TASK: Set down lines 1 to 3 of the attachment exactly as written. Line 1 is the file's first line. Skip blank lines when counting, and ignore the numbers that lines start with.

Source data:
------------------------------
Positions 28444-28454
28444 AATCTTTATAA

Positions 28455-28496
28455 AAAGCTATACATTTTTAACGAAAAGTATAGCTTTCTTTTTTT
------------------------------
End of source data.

Positions 28444-28454
28444 AATCTTTATAA

Positions 28455-28496